Health Resource Utilization and Direct Costs Associated with Angina for Patients with Coronary Artery Disease in a US Managed Care Setting

September/October 2011 Volume 4, Number 6 - Business
Judy Kempf, PhD
Erin Buysman, MS
Diana Brixner, RPh, PhD
Michael F. Murphy, MD, PhD
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Background: Angina is often a first symptom of coronary artery disease (CAD); however, the specific burden of illness for patients with CAD-associated angina in managed care has not been reported.

Objective: To determine the clinical and cost burden of illness for patients with CAD-associated angina in a managed care environment.

Study design: A retrospective database analysis in a nationwide commercial managed care plan.

Methods: This study included patients with International Classification of Diseases, Ninth Revision, Clinical Modification diagnostic or procedure codes for CAD between July 1, 2004, and June 30, 2006, who had data available for the period 6 months before and 12 months after the index date. The primary analyses for patients classified as having CAD with angina were based on a 3-algorithm patient-identification model (combined positive predictive value of 89%, 95% confidence interval, 0.79-0.95). Utilization measures for the 12-month postindex period, annual CAD-related direct costs, and total all-cause costs (ie, medical plus pharmacy) were determined. A generalized linear model was used to compare CAD-related costs and overall costs.

Results: Of the 246,227 patients with CAD, the 3-algorithm model assigned 230,919 patients (93.8%) to the CAD-without-angina cohort and 15,308 (6.2%) to the CAD-with-angina cohort. Patients with angina were more likely than patients without angina to be hospitalized (41% vs 11%, respectively; P <.001), to visit the emergency department (34% vs 12%, respectively; P <.001), to have office visits (94% vs 79%, respectively; P <.001), and to have more revascularization procedures (35% vs 8%, respectively; P <.001). Average CAD-related inpatient costs were $9536 versus $2169, and pharmacy costs were $1499 versus $891, for patients with and without angina, respectively. Total average CAD-related medical and pharmacy costs for patients with angina were $14,851 versus $4449 for patients with CAD without angina, and the average all-cause per-patient cost was $28,590 versus $14,334, respectively.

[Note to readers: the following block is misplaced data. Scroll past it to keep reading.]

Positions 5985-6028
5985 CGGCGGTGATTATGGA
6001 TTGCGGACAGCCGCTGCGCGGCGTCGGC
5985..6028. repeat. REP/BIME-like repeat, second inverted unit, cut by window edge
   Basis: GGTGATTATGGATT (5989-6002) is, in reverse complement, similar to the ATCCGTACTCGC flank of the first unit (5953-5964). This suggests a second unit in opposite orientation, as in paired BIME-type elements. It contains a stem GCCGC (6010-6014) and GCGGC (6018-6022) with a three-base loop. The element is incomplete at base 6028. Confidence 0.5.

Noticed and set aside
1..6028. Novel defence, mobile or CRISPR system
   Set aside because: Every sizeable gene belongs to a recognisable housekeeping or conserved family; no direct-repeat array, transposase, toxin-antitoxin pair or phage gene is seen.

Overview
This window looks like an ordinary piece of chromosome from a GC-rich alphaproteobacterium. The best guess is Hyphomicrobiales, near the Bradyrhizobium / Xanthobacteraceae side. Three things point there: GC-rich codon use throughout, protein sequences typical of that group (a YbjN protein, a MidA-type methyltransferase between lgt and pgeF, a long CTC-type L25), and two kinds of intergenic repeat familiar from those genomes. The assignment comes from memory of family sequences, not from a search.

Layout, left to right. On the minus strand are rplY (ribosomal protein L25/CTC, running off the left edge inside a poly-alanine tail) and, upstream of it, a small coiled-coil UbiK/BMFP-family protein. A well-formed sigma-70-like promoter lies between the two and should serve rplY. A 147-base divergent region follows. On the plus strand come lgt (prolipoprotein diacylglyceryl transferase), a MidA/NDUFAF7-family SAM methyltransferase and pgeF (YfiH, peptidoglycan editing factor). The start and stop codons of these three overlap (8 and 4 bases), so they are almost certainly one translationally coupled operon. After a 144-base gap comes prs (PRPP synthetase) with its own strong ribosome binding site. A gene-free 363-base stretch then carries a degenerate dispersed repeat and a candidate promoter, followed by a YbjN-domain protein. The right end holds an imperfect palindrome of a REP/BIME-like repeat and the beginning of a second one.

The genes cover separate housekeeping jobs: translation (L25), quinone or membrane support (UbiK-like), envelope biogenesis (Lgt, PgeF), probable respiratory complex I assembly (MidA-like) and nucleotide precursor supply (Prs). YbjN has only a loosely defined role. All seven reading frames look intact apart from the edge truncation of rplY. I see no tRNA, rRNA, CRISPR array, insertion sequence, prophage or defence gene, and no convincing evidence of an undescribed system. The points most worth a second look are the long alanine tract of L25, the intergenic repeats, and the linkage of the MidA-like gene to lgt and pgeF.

Conclusion: Based on these results, US patients with CAD plus angina in a managed care setting use significantly more healthcare services and incur higher costs than patients who have CAD without angina. Revascularization procedures are a major driver of these increased costs for those with CAD and angina.

Am Health Drug Benefits. 2011;4(6):353-361

Chest pain, or angina pectoris, is the primary symptom of coronary artery disease (CAD), or chronic heart disease, a leading cause of morbidity and mortality in the United States. An estimated 17.5 million Americans have CAD, 9 million have angina pectoris, and approximately 500,000 new cases of angina are diagnosed annually.1,2 Current evidence-based treatment guidelines for patients with stable ischemic heart disease recommend lifestyle changes, drug therapy, and revascularization procedures.3,4 Current treatment strategies are to identify and treat underlying conditions that may contribute to angina symptoms, modify risk factors, improve a patient’s health and survival through pharmacologic and nonpharmacologic means, and utilize revascularization procedures through evidence- based practice.5

To date, several studies have examined resource utilization in patients with angina pectoris. These studies have examined the direct costs of chronic angina using national health statistics, as well as information in 2 large clinical trials—the COURAGE and MERLIN-TIMI 36 trials.1,6,7 However, no data exist comparing the manifestation of CAD with or without documented angina. Few US studies have examined treatment patterns, resource utilization, and the cost of care for patients with CAD plus angina.